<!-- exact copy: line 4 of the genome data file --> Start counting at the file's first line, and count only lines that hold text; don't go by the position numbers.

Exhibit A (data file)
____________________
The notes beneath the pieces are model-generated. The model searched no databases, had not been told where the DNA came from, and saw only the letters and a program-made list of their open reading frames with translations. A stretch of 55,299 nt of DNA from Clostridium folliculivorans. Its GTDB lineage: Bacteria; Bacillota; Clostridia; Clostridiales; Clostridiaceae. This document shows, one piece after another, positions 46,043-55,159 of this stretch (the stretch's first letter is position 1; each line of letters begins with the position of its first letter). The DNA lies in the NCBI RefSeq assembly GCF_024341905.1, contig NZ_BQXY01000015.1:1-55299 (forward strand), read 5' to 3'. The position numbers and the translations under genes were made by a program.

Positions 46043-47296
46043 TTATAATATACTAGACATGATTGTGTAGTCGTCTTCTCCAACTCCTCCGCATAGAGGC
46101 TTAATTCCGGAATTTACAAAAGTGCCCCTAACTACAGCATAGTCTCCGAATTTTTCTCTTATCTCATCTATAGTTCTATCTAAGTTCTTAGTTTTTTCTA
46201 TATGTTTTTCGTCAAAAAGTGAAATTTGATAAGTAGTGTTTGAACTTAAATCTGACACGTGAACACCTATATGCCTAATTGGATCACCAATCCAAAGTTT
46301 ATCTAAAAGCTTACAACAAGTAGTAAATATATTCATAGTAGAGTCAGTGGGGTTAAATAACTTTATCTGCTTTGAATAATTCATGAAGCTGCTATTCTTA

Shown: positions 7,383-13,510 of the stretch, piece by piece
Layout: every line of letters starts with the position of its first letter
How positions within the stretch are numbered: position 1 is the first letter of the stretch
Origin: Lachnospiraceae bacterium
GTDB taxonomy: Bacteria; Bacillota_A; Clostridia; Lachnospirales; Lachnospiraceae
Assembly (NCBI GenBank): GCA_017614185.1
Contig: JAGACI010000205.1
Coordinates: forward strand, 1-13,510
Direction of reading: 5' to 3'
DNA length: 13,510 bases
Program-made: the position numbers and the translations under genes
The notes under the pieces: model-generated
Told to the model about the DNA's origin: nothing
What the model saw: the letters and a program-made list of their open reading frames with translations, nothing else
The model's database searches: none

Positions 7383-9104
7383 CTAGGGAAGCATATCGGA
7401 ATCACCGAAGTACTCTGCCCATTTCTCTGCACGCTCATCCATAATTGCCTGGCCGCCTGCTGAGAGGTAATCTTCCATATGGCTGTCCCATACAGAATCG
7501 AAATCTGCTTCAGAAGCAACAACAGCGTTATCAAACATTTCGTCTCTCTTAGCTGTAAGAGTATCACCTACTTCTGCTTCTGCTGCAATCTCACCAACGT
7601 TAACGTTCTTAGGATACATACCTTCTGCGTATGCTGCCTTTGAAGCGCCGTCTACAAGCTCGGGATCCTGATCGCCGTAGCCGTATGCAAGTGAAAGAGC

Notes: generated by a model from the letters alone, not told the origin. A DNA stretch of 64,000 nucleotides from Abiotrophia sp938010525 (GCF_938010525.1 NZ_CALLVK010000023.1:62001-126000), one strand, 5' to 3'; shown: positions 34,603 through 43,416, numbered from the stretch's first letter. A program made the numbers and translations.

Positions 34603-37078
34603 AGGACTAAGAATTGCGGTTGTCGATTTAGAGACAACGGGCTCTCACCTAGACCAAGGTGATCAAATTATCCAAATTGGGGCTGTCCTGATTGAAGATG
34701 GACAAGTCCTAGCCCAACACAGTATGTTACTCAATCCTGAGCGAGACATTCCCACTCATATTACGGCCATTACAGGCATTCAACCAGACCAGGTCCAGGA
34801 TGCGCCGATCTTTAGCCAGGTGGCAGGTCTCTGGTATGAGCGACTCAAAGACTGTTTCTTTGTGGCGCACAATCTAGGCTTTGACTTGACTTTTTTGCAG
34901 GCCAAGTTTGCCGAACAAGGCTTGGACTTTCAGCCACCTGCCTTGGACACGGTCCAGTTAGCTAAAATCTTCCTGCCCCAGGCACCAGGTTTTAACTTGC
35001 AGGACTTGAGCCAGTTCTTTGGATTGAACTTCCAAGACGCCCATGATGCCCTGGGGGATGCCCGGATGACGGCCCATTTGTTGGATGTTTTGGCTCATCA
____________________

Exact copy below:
46101 TTAATTCCGGAATTTACAAAAGTGCCCCTAACTACAGCATAGTCTCCGAATTTTTCTCTTATCTCATCTATAGTTCTATCTAAGTTCTTAGTTTTTTCTA